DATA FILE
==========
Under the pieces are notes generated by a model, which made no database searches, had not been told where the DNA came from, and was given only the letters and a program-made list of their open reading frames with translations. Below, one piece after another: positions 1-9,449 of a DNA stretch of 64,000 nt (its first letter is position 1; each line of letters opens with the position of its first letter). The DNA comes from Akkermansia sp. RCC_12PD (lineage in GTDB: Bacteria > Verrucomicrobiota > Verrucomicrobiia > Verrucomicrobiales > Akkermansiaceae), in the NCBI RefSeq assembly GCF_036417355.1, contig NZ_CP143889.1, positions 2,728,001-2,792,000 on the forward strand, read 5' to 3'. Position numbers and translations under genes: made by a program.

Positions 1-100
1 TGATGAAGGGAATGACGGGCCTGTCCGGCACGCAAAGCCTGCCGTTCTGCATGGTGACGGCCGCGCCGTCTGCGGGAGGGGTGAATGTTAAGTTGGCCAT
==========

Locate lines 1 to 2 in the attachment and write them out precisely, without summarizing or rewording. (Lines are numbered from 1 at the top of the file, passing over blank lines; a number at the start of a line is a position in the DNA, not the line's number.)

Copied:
Under the pieces are notes generated by a model, which made no database searches, had not been told where the DNA came from, and was given only the letters and a program-made list of their open reading frames with translations. Below, one piece after another: positions 1-9,449 of a DNA stretch of 64,000 nt (its first letter is position 1; each line of letters opens with the position of its first letter). The DNA comes from Akkermansia sp. RCC_12PD (lineage in GTDB: Bacteria > Verrucomicrobiota > Verrucomicrobiia > Verrucomicrobiales > Akkermansiaceae), in the NCBI RefSeq assembly GCF_036417355.1, contig NZ_CP143889.1, positions 2,728,001-2,792,000 on the forward strand, read 5' to 3'. Position numbers and translations under genes: made by a program.

Positions 1-100